Infant galaxies merging near ‘Cosmic Dawn’
ALMA/DICYT Astronomers using the combined power of the Atacama Large Millimeter/submillimeter Array (ALMA) telescope and NASA’s Hubble Space Telescope have discovered a far-flung trio of primitive galaxies nestled inside an enormous blob of primordial gas nearly 13 billion light-years from Earth.
“This exceedingly rare triple system, seen when the Universe was only 800 million years old, provides important insights into the earliest stages of galaxy formation during a period known as ‘Cosmic Dawn,’ when the Universe was first bathed in starlight,” said Richard Ellis, the Steele Professor of Astronomy at the California Institute of Technology and member of the research team. “Even more interesting, these galaxies appear poised to merge into a single massive galaxy, which could eventually evolve into something akin to the Milky Way.”
Researchers first detected this object, which appeared to be a giant bubble of hot, ionized gas, in 2009. Dubbed Himiko (after a legendary queen of ancient Japan), it is nearly 10 times larger than typical galaxies of that era and comparable in size to our own Milky Way. Subsequent observations with the Spitzer Space Telescope suggested that Himiko might represent a single galaxy, which would make it uncharacteristically massive for that period of the early Universe.
“The new observations revealed that, rather than a single galaxy, Himiko harbors three distinct, bright sources, whose intense star formation is heating and ionizing this giant cloud of gas,” said Masami Ouchi, an associate professor at the University of Tokyo who led the international team of astronomers from Japan and the United States.
Areas of such furious star formation should be brimming with heavy elements such as carbon, silicon, and oxygen. These elements are forged in the nuclear furnaces of massive, short-lived stars like those bursting into life inside the three galaxies detected by Hubble. At the end of their relatively brief lives, these stars explode as supernovas, seeding the intergalactic medium with a fine dust of heavy elements.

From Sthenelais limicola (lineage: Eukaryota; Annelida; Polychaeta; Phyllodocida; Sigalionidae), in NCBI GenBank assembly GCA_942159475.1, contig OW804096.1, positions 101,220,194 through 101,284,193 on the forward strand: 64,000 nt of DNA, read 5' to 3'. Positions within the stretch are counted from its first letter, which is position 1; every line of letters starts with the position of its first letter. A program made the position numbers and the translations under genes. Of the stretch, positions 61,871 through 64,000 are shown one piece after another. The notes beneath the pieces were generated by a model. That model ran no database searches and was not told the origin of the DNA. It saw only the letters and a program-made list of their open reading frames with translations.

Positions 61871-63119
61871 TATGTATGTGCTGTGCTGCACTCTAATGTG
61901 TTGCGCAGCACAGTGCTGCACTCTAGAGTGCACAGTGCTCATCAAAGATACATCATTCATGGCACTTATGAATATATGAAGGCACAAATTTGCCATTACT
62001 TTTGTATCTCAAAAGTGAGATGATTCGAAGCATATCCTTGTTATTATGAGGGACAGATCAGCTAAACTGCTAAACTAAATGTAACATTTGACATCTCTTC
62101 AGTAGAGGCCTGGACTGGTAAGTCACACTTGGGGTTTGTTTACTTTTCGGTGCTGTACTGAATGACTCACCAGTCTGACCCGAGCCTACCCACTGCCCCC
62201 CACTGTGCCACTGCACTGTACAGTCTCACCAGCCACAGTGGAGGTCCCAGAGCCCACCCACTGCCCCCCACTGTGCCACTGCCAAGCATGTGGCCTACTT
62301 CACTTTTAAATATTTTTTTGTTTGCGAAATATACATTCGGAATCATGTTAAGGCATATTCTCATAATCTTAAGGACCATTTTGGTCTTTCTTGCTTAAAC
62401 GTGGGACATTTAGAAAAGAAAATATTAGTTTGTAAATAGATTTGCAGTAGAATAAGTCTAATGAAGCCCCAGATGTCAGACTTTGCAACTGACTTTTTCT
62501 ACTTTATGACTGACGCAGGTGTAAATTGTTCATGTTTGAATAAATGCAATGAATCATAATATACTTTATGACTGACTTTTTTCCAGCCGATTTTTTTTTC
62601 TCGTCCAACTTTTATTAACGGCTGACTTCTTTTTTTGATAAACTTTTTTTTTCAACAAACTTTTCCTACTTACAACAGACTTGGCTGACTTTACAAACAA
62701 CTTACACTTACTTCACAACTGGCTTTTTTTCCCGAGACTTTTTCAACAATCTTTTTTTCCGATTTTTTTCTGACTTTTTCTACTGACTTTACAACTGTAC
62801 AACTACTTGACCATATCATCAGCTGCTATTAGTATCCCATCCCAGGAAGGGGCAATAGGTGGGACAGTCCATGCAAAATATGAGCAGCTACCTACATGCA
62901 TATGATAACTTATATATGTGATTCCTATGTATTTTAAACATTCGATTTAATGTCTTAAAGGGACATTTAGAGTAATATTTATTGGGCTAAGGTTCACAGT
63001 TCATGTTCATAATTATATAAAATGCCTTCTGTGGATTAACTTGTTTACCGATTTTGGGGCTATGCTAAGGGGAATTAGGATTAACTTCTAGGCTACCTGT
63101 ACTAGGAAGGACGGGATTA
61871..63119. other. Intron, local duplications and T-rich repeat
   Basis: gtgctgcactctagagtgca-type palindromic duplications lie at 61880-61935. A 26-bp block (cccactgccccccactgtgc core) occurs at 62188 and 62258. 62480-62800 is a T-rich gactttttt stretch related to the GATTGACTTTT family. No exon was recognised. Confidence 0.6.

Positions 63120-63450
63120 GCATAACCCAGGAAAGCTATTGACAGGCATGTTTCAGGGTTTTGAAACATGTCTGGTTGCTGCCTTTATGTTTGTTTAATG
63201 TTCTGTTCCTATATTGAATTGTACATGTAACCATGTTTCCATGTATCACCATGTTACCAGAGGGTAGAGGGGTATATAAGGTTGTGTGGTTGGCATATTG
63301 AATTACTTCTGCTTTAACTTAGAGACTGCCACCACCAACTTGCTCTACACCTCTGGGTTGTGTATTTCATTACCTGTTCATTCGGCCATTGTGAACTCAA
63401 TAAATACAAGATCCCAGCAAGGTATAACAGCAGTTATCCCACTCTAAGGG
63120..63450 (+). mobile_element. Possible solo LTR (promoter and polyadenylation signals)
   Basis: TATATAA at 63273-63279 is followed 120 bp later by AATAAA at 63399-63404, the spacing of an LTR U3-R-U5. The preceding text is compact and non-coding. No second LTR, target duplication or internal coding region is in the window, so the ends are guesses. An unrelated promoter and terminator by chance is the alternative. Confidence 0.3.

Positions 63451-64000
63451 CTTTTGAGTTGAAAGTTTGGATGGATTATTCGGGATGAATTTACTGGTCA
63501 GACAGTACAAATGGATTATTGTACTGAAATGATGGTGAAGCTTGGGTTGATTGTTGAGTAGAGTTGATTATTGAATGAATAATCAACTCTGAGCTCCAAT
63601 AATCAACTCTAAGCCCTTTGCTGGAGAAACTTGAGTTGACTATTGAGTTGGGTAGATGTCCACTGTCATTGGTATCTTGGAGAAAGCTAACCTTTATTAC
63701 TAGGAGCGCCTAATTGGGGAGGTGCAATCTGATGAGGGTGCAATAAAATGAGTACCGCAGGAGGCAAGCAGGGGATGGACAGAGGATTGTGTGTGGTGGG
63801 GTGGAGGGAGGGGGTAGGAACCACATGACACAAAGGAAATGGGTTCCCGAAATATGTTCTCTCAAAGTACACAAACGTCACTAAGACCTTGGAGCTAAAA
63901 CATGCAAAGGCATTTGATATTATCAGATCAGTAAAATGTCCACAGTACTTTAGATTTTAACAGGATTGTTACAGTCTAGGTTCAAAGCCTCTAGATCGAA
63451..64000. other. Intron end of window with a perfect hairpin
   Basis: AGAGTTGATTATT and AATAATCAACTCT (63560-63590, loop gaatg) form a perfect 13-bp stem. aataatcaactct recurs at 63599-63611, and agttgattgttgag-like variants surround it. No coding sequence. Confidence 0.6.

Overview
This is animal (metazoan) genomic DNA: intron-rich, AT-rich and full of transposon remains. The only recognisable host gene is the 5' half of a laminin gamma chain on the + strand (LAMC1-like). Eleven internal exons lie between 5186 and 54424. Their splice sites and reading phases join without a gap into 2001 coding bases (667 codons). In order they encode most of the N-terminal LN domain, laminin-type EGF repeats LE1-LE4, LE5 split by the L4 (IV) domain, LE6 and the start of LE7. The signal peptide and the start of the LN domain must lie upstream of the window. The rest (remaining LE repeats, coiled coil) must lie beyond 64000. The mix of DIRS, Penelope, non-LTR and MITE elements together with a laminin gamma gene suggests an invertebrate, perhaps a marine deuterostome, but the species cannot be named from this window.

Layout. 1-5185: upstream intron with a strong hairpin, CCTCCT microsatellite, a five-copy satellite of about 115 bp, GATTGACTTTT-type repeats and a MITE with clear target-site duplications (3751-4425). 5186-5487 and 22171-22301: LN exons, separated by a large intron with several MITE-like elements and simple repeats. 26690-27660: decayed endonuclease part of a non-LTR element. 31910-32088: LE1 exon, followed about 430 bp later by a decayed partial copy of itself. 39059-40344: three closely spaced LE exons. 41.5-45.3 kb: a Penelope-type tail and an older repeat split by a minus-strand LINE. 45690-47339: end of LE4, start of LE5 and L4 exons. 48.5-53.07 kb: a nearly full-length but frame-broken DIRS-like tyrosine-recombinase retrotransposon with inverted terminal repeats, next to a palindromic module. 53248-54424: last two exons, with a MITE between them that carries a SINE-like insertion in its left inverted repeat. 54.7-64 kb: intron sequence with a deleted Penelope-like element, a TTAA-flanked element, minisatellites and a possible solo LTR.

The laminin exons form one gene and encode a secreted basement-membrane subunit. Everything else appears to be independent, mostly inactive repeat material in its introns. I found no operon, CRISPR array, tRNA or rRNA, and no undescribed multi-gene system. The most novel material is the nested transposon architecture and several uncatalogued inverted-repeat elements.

“When this dust is heated by ultra-violet radiation from massive newborn stars, the dust then re-radiates at radio wavelengths that would be easily detected by ALMA,” remarked Kotaro Kohno, a member of the team also with the University of Tokyo. “Such radiation, however, is not detected in Himiko.”
“Surprisingly, observations with ALMA revealed a complete absence of the signal from carbon, which is rapidly synthesized in young stars. Given the sensitivity of ALMA, this is truly remarkable,” said Ouchi. “Exactly how this intense activity can be reconciled with the primitive chemical composition of Himiko is quite puzzling.”
The astronomers speculate that Himiko could be made up almost entirely primordial gas, a mixture of the light elements hydrogen and helium, which were created in the Big Bang. If correct, this would be a landmark discovery signaling the detection of a primordial galaxy seen during its formation.
Ellis summed up the situation: “Astronomers are usually excited when a signal from an object is detected.
But, in this case, it’s the absence of a signal from heavy elements that is the most exciting result!”
The ALMA data were taken as part of the early science program with only a portion of the array’s eventual full complement of 66 antennas. Future research with the complete ALMA telescope and the next-generation of ground-and space-based observatories will look even further back in time, shedding more light on the origin and evolution of the first stars and galaxies. The results are accepted for publication in the Astrophysical Journal.